Home Global Opportunities Antimicrobial resistance | A top global health threat

Antimicrobial resistance | A top global health threat

by Subin Shrestha

Since their discovery a century ago, antimicrobial medicines – including antibiotics, antifungals, antivirals, and antiparasitics – have significantly extended average life expectancy. Every day, these essential medicines save millions of lives.

Until they don’t.

Antimicrobial resistance (AMR) occurs when bacteria, viruses, fungi and parasites no longer respond to antimicrobial medicines. As a result, antibiotics and other antimicrobial medicines become ineffective, making infections harder or impossible to treat and increasing the risk of disease spread, severe illness, and death.

The situation is more critical than it appears.

AMR is directly responsible for 1.3 million deaths and contributes to 5 million deaths every year. But this is just the start. AMR also threatens our economic future, with an estimated global annual cost of up to US$3.4 trillion by 2030 and 28 million people pushed to poverty by 2050.

But what does it really mean?

Behind every number, there is real, human cost.

Limited treatment options, extended hospital stays, constant medication, prolonged loss of income, medical debt, poverty, family loss, grief… The burden keeps adding up, and lives are seriously impacted, in some cases fatally.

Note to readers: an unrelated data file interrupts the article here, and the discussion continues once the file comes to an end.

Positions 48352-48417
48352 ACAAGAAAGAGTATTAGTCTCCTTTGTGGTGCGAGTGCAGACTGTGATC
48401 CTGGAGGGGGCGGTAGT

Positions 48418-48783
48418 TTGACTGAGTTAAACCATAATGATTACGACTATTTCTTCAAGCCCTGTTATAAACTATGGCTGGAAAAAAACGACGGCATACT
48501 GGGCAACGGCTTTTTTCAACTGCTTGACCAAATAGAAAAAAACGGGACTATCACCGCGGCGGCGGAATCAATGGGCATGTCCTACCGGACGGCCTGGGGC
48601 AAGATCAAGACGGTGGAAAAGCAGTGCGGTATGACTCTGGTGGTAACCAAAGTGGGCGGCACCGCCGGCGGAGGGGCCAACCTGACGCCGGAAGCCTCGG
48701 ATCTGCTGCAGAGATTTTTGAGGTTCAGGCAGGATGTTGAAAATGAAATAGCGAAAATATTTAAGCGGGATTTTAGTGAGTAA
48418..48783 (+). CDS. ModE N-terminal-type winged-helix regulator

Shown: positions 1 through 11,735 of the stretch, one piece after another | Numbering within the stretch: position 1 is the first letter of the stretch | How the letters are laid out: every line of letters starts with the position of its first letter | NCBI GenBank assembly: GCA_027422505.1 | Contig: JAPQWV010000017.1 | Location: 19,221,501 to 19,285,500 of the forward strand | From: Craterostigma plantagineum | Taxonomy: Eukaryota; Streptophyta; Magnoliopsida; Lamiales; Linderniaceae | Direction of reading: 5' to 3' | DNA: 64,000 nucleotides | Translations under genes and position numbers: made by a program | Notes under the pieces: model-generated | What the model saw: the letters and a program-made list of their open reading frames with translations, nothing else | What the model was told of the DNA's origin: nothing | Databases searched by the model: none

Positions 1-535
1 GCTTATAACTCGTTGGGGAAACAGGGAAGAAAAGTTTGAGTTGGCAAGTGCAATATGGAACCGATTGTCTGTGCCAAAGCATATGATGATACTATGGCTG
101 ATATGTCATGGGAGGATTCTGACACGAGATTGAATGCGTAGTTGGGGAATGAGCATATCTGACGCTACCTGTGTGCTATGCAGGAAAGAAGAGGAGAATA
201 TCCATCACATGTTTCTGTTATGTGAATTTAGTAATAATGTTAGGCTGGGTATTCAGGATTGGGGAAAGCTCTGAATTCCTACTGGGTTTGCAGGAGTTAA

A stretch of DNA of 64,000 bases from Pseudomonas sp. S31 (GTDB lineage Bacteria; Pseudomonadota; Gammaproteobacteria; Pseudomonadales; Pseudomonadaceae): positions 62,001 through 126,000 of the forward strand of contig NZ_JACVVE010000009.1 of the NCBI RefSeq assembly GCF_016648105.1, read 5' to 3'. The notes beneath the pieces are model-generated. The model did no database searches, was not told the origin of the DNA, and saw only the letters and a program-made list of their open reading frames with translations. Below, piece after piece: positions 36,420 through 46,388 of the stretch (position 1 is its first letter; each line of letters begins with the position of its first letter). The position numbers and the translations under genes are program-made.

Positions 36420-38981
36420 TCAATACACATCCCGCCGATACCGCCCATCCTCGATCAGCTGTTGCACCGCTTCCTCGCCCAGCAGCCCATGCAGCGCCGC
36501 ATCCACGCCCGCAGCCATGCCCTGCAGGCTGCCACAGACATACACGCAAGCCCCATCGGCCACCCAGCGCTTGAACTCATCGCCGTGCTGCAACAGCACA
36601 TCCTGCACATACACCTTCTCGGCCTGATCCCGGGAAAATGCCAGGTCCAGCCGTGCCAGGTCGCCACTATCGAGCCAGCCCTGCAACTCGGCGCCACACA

It can happen to anyone, anywhere. Even if you’re in good health, a minor injury, routine surgery, or a common lung infection could unexpectedly escalate into a life-threatening situation. For those with pre-existing conditions like cancer, HIV, or diabetes, an untreatable infection could emerge as a dangerous second threat, striking when least expected.

Speaking out against AMR

Antimicrobial resistance is invisible, but its victims are not. 12 survivors and advocates share their stories, urging awareness and action to stop AMR in its tracks.

A global challenge for public health and food security

AMR poses a threat to global health, food security, and achieving the 2030 Sustainable Development Goals. AMR puts a strain on health systems by diminishing the effectiveness of treatments, leading to prolonged illnesses and increased healthcare costs. Simultaneously, AMR poses a threat to food security as it can spread through the food chain, impacting both animal and human health and causing economic losses in the agricultural sector.

Similar to COVID-19, drug-resistant infections know no borders. And no single country or individual can fight AMR alone.

Together, we should ensure the international community sets ambitious goals during high-level meetings on AMR and that countries allocate sufficient resources to meet AMR national action plans.

By sharing real-life experiences of AMR, we aim to illustrate its tangible impact and promote global action. WHO urges governments, NGOs, civil society groups, youth and student organizations, universities, healthcare professionals, private stakeholders and media to act and engage local communities in raising awareness around this global health crisis.

Together, we have the power to stop AMR in its tracks.

AMR is invisible, but we aren’t. Lets Share real-life stories to encourage global action against antimicrobial resistance.

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